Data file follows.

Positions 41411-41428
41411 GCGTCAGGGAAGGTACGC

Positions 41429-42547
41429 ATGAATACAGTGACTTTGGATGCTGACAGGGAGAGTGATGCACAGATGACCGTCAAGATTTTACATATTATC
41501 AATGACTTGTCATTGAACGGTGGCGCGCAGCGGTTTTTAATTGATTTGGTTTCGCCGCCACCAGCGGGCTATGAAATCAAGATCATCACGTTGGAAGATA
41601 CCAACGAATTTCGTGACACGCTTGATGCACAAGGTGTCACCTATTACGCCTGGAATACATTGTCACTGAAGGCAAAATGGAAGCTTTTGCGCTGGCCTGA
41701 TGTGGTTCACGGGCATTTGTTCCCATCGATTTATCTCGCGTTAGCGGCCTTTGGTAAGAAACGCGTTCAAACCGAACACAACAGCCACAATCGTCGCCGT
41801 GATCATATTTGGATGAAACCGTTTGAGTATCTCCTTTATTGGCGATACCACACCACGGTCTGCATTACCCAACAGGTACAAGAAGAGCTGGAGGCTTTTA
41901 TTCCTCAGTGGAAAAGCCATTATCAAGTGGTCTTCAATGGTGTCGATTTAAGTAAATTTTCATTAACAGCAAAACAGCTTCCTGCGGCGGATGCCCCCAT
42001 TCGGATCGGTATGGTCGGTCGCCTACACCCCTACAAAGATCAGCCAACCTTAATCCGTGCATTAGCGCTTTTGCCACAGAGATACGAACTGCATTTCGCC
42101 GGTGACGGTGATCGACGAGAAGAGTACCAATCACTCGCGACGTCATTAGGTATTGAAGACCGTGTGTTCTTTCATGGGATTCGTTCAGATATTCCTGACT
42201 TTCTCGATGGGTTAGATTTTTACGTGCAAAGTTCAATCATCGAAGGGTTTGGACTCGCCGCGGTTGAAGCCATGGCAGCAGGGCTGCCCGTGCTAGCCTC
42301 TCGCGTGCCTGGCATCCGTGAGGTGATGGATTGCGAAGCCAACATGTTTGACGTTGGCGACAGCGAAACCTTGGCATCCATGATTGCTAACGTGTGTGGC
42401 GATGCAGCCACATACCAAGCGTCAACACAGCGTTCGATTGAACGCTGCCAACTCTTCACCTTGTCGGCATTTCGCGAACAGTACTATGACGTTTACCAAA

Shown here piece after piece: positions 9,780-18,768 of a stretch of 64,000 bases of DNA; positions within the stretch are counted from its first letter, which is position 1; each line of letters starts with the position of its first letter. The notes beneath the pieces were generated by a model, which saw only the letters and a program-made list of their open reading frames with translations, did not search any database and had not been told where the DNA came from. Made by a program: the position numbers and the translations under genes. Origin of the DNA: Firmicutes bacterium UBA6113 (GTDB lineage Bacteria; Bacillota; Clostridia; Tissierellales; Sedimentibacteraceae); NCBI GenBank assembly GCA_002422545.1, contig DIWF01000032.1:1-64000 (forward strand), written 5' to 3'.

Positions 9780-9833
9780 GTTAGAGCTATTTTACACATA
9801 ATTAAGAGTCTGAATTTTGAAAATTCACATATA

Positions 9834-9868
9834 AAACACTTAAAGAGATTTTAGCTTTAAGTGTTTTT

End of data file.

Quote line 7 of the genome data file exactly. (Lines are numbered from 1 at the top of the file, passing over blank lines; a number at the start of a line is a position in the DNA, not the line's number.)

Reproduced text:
41701 TGTGGTTCACGGGCATTTGTTCCCATCGATTTATCTCGCGTTAGCGGCCTTTGGTAAGAAACGCGTTCAAACCGAACACAACAGCCACAATCGTCGCCGT